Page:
Enjoying one's retirement usually means there's finally time to spend with loved while others may dream of travelling and visiting some of those far away exotic places they only dream about when they were employed full-time. For Chester Jones, a retired engineer who knew how to read the signs laid out to him print, retirement is where he found the calling to his next career.
Chester Jones says, "In May of 2009, I received the Methodist Men's Quarterly magazine and it had an article about the PET, the Personal Energy Transporter."
It was in that article where Chester Jones learned he could help people all around the globe by making the Personal Energy Transporter his pet project. Inspired by his desire to help people gain their independence and his need to stay busy, Chester was able to convince friends to volunteer and together, he and his small army traveled to Luling to work in a shop where the PETs were assembled. It was a job they all enjoyed but two months into their volunteering, the shops owner delivers some surprising news to the Bryan bunch.
"He called us over and said, fellas, I've been diagnosed with cancer, my health is bad, why don't you take the whole thing to Bryan," says Jones.
The news came as a shocking blow and the questions that followed were too numerous to count.
Jones wondered, "How would I get the volunteers? Where would I get the money? Where are we gonna put all this stuff?"
Once the group returned to the Brazos Valley and did some soul searching and praying, it all became very clear to Chester.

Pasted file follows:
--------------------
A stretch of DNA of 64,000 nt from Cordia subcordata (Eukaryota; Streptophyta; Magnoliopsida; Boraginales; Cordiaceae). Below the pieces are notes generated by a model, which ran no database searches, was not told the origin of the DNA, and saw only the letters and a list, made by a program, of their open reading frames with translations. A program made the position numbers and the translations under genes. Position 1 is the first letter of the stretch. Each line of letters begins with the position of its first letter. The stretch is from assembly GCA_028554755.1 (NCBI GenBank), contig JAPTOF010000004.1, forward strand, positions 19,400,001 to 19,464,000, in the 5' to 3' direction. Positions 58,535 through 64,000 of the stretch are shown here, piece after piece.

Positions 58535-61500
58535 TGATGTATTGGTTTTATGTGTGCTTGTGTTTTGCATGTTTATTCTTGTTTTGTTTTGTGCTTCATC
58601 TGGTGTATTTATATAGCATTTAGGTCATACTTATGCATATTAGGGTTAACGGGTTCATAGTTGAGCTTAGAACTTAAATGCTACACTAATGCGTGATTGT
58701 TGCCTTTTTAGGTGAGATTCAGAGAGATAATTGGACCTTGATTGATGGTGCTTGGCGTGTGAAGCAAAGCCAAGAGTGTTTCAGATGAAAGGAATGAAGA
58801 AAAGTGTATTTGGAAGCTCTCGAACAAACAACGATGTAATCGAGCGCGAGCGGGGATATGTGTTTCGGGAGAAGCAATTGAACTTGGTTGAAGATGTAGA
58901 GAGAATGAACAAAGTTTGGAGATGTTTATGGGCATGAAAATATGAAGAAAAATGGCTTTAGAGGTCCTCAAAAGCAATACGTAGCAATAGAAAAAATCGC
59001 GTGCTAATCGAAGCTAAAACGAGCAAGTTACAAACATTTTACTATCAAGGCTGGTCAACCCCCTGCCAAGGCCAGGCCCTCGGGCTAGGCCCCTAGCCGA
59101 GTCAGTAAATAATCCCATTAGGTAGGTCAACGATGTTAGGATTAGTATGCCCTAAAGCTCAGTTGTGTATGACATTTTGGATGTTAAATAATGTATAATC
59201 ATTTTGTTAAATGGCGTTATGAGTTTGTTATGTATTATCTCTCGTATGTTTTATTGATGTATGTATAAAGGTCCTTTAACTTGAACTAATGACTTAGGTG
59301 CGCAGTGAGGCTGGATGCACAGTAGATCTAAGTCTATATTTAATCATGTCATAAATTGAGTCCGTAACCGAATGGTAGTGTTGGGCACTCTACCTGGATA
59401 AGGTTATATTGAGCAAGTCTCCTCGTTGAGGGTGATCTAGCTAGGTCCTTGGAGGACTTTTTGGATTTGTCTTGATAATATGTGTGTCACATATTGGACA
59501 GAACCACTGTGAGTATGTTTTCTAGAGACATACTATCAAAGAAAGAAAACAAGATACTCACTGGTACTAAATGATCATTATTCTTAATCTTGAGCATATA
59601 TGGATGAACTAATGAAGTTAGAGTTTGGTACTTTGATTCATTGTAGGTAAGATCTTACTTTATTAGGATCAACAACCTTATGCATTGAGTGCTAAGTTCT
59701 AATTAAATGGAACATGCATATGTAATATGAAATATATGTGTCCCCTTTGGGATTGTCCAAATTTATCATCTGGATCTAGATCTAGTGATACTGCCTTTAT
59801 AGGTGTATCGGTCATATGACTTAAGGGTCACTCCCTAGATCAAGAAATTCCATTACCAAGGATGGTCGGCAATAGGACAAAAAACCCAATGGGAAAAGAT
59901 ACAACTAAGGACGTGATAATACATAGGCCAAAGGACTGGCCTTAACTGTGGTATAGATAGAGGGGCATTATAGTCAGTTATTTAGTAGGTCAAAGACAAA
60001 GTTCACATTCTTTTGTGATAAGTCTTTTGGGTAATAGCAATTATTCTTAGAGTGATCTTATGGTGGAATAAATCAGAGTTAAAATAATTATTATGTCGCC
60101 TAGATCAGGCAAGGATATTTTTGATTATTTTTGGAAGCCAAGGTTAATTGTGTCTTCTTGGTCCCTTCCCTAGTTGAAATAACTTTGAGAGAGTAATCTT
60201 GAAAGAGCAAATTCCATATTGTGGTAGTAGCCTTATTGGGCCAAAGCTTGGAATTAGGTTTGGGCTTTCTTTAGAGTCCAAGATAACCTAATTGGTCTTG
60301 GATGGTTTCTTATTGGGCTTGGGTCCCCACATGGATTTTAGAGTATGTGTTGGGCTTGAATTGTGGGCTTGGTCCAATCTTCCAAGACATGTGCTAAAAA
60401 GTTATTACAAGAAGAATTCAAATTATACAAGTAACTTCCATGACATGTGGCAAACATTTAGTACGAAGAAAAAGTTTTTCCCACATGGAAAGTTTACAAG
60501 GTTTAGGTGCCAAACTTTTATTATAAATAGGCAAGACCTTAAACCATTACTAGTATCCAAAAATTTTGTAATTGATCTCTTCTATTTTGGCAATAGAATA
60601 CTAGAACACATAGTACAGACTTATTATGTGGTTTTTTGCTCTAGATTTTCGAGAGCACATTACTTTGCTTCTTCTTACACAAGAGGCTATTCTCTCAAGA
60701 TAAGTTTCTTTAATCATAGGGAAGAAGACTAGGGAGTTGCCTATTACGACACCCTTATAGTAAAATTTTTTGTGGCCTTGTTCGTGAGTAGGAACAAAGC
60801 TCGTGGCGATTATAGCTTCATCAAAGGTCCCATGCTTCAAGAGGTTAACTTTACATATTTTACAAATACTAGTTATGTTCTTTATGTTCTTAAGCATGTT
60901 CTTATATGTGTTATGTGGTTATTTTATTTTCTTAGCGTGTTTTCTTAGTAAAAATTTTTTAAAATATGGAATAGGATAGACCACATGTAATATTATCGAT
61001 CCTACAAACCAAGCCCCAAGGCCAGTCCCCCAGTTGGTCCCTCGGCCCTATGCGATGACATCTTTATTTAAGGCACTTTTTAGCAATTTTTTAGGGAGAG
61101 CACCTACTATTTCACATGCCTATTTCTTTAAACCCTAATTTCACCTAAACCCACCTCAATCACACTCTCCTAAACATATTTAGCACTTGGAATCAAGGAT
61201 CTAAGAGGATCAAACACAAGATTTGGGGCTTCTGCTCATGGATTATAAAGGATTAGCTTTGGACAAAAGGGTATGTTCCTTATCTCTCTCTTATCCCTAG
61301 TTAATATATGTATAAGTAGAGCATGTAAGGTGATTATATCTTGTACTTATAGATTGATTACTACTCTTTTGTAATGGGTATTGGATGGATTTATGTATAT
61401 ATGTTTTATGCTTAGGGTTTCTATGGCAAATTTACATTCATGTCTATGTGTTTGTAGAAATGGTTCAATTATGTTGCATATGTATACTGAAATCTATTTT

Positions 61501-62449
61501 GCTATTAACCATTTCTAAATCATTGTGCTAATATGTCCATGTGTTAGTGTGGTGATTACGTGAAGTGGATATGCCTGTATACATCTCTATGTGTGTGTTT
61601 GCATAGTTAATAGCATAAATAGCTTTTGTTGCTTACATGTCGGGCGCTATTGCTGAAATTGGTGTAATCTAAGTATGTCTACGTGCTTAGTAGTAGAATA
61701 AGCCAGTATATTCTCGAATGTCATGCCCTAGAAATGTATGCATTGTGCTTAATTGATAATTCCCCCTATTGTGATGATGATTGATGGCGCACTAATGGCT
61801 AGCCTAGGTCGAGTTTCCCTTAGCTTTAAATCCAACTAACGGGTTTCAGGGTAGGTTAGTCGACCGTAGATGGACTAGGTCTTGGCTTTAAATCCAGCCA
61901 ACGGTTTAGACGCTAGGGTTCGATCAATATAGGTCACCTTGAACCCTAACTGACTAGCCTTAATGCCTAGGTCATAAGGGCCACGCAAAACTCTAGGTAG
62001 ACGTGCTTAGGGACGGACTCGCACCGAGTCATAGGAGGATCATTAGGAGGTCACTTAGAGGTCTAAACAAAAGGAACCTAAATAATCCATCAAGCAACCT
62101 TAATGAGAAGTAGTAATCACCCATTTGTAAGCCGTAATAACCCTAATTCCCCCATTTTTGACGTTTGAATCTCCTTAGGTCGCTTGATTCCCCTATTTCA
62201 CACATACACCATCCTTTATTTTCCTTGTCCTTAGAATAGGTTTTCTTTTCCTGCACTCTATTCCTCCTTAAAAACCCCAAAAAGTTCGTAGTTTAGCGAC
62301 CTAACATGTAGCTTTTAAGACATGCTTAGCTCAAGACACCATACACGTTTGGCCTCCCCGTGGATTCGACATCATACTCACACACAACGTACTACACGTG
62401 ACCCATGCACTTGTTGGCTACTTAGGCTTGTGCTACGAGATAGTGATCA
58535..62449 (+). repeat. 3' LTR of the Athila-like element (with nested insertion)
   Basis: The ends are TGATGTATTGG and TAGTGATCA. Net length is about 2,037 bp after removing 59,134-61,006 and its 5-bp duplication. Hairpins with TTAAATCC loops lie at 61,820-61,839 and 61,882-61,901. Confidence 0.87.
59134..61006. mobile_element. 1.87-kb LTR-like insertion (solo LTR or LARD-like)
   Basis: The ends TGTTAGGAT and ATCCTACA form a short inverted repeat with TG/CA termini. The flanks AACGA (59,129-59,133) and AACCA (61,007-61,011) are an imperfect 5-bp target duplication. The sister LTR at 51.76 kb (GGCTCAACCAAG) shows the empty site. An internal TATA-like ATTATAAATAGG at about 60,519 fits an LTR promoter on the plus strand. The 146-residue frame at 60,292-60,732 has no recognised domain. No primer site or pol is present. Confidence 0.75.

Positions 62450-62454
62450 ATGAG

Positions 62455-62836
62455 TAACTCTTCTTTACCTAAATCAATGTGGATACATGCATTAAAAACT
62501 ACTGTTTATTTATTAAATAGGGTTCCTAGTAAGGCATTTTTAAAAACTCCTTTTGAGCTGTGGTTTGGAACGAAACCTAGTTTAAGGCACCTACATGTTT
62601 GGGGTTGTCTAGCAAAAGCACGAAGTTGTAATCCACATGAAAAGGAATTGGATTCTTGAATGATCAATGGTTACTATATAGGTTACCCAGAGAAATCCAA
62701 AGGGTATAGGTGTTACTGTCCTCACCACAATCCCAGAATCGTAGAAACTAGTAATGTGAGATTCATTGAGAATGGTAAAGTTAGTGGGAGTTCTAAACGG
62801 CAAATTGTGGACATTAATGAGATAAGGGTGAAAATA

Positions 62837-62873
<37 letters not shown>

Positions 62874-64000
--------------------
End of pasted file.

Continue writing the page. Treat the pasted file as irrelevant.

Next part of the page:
"I said boys we can do this," Jones recalls.
With the decision to build PETs finally behind them, Chester and his loyal friends and co-workers stepped into their workshop so strangers could take the first steps towards reclaiming their lives.
Jones says, "In November, we actually built four, then we built nine in December and we built 28 in January and 44 in February and we've been going ever since. We finished our 1000th unit several months ago. We put 1000 across the back of it and then we got pictures of the flags of the different countries and we pasted that on the sides so you can see it there with all the different flags of the different countries that we shipped to."
That number is now well over 1200, but no matter how many PETs they make, no other is as meaningful as the first.
"The first one I saw was when they picked him up and put him in the PET, you never saw a bigger grin in your life. This man was ecstatic. He had a little small shop and he got around with a little piece of square wood about this with a knob on it and he shuffled around on the floor like that and did his shoe work. He ended up fixing the back of it with his tools and now he can go, not only get around, but he can go do work outside with his shoe tools. It changes their life totally," said Jones.
And just as the PETs change the lives of those who are suffering in distant lands, they've also impacted the lives of those like Chester and all who build them.
Jones says, "If I can get them to come in here and take a look and walk through it, they get hit in the heart just like I did. That's our story, that's were we are, we're still plugging along."
While Chester Jones is the driving force behind the Bryan PET Project, he's quick to point out he doesn't do the work alone. He says he has a good bunch of people and that all he has to do is call them and they will show up to work by his side. Even though the all volunteer group works for free, Chester jokes with his friends and tells them that if they fool around and get behind, he's gonna cut their pay from zero to nothing and if he sees that they're doing a good job, Chester says he gonna double their pay from zero to double zero.
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